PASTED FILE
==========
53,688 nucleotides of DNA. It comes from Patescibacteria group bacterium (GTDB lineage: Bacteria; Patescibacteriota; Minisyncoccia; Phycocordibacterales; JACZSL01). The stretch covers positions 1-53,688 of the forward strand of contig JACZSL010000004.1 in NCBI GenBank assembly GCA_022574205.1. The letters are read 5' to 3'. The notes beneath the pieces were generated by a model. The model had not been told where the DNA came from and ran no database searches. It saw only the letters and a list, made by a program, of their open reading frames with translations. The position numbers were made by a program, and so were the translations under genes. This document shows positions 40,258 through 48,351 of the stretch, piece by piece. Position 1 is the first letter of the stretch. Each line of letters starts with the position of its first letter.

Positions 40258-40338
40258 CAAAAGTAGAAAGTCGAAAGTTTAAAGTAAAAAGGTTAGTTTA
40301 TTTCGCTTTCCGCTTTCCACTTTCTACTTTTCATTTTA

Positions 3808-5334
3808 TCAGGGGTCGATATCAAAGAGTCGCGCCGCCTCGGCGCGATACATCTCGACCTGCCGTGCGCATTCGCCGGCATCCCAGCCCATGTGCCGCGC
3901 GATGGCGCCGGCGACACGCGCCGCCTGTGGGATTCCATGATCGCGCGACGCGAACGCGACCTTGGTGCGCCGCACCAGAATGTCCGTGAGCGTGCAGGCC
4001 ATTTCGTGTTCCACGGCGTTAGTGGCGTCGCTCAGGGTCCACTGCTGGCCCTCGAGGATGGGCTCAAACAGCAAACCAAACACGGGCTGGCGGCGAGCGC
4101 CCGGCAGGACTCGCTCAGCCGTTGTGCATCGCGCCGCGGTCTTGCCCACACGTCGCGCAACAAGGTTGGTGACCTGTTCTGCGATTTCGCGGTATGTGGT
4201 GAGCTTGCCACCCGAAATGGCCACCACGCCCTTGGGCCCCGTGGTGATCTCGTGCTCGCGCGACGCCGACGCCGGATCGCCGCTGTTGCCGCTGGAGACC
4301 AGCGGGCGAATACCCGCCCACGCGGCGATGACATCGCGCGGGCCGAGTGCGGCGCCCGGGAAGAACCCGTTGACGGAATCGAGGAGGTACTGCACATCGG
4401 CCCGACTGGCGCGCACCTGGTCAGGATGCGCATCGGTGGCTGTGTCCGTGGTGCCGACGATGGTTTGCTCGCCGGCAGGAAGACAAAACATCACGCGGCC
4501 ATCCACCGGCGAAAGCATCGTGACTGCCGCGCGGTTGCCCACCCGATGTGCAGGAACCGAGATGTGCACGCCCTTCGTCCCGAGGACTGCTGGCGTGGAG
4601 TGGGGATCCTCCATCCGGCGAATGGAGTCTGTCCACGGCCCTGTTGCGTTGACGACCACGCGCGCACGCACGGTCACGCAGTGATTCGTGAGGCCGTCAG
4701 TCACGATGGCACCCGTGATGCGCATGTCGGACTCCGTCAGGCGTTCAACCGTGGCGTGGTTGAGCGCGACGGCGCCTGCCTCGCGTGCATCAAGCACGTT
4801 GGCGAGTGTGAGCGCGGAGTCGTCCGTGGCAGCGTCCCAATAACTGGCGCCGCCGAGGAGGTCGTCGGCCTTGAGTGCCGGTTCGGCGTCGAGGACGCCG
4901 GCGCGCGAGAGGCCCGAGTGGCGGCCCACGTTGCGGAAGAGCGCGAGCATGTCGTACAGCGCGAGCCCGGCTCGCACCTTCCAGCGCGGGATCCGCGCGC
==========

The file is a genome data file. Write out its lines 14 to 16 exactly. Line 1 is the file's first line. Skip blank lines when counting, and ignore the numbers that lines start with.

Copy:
4601 TGGGGATCCTCCATCCGGCGAATGGAGTCTGTCCACGGCCCTGTTGCGTTGACGACCACGCGCGCACGCACGGTCACGCAGTGATTCGTGAGGCCGTCAG
4701 TCACGATGGCACCCGTGATGCGCATGTCGGACTCCGTCAGGCGTTCAACCGTGGCGTGGTTGAGCGCGACGGCGCCTGCCTCGCGTGCATCAAGCACGTT
4801 GGCGAGTGTGAGCGCGGAGTCGTCCGTGGCAGCGTCCCAATAACTGGCGCCGCCGAGGAGGTCGTCGGCCTTGAGTGCCGGTTCGGCGTCGAGGACGCCG